Wednesday, January 30, 2013
The Pantone Reference Library
Imagine buying some books in the store…
‘We’ll have two blue ones, a crimson and a nice soft yellow, please’
‘We only sell the crimson under the counter sir.’
‘Well can you wrap that separately.’
‘Certainly sir and could I interest you in this risque deep purple, or some iffy shades of grey’
Book spines have long offered designers an opportunity to add colour and even art to a wall. Hotels and interior designers have often bought books by the yard, not to read, but to ‘furnish’ a room, lobby and make a statement.
Whether it was the iconic Penguin paperback ‘pantone’ jackets of the Lane era, the leather bound law and medical books that gave a false rare book feel, or the uniform classics of Wordsworth, OUP, Everyman, the spines can offer more than just information, they offer decoration. We often all look at a private library shelf and find our eyes drawn to those neatly lined up collections that are not alphabetically stacked, but offer a ‘uniform’ look of colour.
Random House Canada now want to shout about the ‘beauty of books’ and are experimenting with readers classics with solid Pantone covers. Thirty titles have been selected for an exclusive Indigo offer and include Canadian stalwarts such as Margaret Atwood in purple, Michael Ondaatje in blue and Wayson Choy in orange. Random have attempted to align colours with the themes with darker shades for deep books and lighter shades for less serious tomes. They even price the pantone editions at a slight ‘collector’ premium.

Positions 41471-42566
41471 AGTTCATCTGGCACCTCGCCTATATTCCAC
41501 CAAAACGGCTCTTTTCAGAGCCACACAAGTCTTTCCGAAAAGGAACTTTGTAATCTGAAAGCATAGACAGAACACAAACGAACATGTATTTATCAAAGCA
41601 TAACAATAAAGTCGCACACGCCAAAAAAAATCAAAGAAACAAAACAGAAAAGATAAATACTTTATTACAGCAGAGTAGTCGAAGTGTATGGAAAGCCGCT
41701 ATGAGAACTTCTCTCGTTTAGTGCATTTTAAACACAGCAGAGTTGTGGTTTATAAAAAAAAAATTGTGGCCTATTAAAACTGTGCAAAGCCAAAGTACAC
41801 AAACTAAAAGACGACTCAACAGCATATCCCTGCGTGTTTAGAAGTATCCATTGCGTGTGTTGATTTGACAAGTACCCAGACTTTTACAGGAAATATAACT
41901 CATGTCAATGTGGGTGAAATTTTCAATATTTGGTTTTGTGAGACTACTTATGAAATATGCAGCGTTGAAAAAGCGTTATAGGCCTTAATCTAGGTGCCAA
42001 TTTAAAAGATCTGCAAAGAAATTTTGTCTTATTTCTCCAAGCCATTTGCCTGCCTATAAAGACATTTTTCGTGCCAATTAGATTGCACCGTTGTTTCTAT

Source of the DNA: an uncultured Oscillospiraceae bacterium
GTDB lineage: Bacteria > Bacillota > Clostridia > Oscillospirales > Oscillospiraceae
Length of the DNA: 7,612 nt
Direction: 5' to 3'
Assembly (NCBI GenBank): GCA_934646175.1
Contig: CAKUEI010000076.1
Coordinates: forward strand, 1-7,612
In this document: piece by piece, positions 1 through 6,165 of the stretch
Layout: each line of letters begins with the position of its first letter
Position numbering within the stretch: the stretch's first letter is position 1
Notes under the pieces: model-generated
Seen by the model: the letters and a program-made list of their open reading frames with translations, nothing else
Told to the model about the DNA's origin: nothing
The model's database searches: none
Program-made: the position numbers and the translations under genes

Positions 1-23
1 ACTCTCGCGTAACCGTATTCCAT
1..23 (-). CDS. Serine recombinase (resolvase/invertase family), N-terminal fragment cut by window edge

Will the book attract designers, young aspiration professionals wishing to make a statement on their shelves and maybe the odd reader will be an interesting question. Unfortunately, even if the they sell well there remains the questions as to why they were bought and if they are to be read, or merely decorate yet another wall, or even to provide a literary collection?
The price variance can be some $5 with the pantone edition being some $17. But they do offer two for $24, but hardly prices to go out and buy the collection! Perhaps buyers are drawn to the potential rarity of such editions or maybe it is down to the block of colour.
So do you arrange your bookshelves by colour and would you expect to find books in a store based on the colour of the spine?